NEW YORK -- Joe Maddon had a good reason for interrupting his honeymoon.
About an hour after he landed in Rome, the newly married Maddon easily won the American League Manager of the Year award Wednesday for guiding Tampa Bay from baseball's basement to the World Series in one astonishing season.
Lou Piniella took the NL honor after leading the Chicago Cubs to the league's best record.
Maddon, who succeeded Piniella as Tampa Bay manager in 2006, was a runaway winner in balloting by the Baseball Writers' Association of America. He received all but one of the 28 first-place votes -- the other went to Minnesota's Ron Gardenhire.
It was a nice wedding gift for Maddon and his wife, Jaye, who got married last weekend. But it meant that one of the first things he did in Italy was get on the phone for a conference call with reporters.
"Jaye is very understanding of the whole situation. We knew this was a possibility," Maddon said. "Truly a remarkable season in so many different ways."
Next stop: the Vatican on Thursday. Then the Sistine Chapel, followed by trips to Florence, Prague and London.
"I really don't think they care about the World Series over here," Maddon said. "It's kind of fun being a tour guide."
Piniella beat out Charlie Manuel of the World Series champion Philadelphia Phillies to earn his third Manager of the Year award and first in the NL. The fiery skipper also won in 1995 and 2001 with Seattle.
This time, he got 15 of 32 first-place votes and totaled 103 points to 67 for Manuel, listed first on eight ballots. Florida's Fredi Gonzalez finished third with five first-place votes and 48 points.
"I'm thrilled and I'm honored. I know there were a lot of managers in the National League who had good seasons," Piniella said from his home in Tampa, Fla.
The 65-year-old manager earned a $100,000 bonus for winning, which he plans to donate to the team's charity partner, McCormick Foundation's Cubs Care.
"My good fortune can get spread around a little bit," Piniella said. "The kids in the Chicago area will benefit from this and I'm very happy."
Two other managers garnered first-place votes: Joe Torre of the Los Angeles Dodgers (three) and Tony La Russa of the St. Louis Cardinals (one).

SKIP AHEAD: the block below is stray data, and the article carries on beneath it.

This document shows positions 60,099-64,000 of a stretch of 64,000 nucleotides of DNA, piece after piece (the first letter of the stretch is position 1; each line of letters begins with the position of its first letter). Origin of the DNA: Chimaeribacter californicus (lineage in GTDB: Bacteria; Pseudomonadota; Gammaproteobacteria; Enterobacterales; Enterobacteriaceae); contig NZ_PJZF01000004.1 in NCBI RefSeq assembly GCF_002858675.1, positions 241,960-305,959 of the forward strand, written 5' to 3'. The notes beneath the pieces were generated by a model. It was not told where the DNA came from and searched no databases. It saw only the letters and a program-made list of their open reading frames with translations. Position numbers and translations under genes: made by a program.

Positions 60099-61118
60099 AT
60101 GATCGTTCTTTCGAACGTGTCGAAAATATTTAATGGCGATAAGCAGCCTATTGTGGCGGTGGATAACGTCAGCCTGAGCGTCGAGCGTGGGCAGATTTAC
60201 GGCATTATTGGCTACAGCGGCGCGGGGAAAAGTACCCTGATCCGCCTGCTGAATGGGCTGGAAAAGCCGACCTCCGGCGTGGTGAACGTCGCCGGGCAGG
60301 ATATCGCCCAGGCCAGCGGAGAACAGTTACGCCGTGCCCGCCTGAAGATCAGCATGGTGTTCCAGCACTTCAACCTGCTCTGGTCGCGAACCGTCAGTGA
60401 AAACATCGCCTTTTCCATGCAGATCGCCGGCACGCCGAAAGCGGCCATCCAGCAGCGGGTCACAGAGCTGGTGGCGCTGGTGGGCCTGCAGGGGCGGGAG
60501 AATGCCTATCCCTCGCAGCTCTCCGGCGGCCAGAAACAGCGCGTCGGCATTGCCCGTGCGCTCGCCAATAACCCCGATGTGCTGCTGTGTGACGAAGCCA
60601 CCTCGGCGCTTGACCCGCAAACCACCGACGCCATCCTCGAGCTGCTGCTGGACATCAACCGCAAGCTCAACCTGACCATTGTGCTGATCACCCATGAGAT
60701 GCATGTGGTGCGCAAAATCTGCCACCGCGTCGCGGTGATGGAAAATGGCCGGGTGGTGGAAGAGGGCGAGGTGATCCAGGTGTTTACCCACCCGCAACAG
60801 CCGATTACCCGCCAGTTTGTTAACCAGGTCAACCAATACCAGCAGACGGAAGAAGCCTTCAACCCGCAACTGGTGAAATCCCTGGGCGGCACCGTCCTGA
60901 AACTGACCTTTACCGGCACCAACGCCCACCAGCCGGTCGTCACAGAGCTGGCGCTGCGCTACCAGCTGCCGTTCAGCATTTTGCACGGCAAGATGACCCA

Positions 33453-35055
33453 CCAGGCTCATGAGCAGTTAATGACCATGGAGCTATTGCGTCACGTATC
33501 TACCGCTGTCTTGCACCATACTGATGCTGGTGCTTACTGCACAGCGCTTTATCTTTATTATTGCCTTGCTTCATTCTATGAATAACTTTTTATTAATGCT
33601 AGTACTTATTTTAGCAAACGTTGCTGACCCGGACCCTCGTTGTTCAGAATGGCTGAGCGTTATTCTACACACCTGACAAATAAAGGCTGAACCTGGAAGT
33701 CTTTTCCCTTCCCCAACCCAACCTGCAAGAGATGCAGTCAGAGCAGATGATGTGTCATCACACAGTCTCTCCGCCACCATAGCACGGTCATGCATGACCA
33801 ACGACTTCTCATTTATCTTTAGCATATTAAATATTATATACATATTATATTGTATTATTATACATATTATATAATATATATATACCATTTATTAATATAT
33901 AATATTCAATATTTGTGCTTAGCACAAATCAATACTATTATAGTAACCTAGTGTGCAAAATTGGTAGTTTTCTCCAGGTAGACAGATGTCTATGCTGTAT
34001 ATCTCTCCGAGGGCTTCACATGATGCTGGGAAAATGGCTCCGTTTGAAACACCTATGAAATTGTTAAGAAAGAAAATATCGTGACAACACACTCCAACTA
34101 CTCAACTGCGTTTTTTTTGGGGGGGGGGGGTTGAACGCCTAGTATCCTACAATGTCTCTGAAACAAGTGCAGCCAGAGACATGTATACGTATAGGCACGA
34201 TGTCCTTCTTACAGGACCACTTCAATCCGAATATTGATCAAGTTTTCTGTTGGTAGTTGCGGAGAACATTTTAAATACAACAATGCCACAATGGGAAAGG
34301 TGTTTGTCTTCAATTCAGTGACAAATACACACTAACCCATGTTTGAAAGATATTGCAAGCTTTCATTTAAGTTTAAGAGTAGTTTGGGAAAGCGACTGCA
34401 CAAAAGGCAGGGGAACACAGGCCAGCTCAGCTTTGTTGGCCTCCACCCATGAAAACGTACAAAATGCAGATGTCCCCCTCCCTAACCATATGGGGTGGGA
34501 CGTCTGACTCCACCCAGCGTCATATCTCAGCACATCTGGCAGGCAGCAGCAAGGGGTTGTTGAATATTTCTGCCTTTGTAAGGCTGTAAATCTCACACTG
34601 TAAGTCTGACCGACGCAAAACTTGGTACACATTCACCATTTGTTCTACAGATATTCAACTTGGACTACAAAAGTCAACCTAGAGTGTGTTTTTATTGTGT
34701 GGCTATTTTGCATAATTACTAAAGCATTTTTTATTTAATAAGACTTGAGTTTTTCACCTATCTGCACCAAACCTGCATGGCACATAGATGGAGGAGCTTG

Dale Sveum got a third-place vote after managing only 12 games. He took over the Brewers on an interim basis when Ned Yost was fired in September and went 7-5 down the stretch to help Milwaukee secure its first playoff berth since 1982.
After the season, the Brewers hired Ken Macha to be their new manager. Sveum will return as hitting coach.
Tampa Bay, which started play in 1998, had never won more than 70 games in a season before Maddon engineered an incredible turnaround. With his motivational quotes and phrases, the 54-year-old skipper led a young team that finished in last place a season ago (66-96) to a 97-65 record and the AL East title.
"The toughest part is to absorb the body blows on a consistent basis. I knew what we were doing was right," Maddon said. "We knew we were better, we just didn't know how much better. During the season we found out we could do this, and people started to believe."
Maddon used his versatile bench brilliantly and juggled a much-improved bullpen that lost veteran closer Troy Percival to injury. The stunning success continued in October, when the Rays beat the Chicago White Sox and defending champion Boston Red Sox in the playoffs to capture the AL pennant.
Tampa Bay's run ended with a five-game loss to Philadelphia in the World Series.
"It was all there for us. It was just a matter of time," Maddon said. "It happened a little sooner than I thought."
While Manuel guided the Phillies to their second championship, Piniella and his Cubs (97-64) were swept in the first round of the playoffs for the second consecutive year. Their three-game loss to the Dodgers was a major disappointment for a franchise still seeking its first World Series title since 1908.
Voting for BBWAA awards is conducted before the postseason.
"Time heals a broken heart, I guess," Piniella said. "Looking back, these kids I think tried a little too hard."
There has never been a unanimous winner for Manager of the Year.
La Russa and Atlanta's Bobby Cox have each won the award four times, the only managers with more than Piniella. Dusty Baker and Jim Leyland also have three.
The BBWAA began presenting Manager of the Year awards in 1983.
Piniella became the fourth manager to win in both leagues, joining Cox, La Russa and Leyland. Previous winners from the Cubs were Jim Frey (1984) and Don Zimmer (1989).
The American League Cy Young Award winner will be announced Thursday, with Cleveland lefty Cliff Lee a heavy favorite.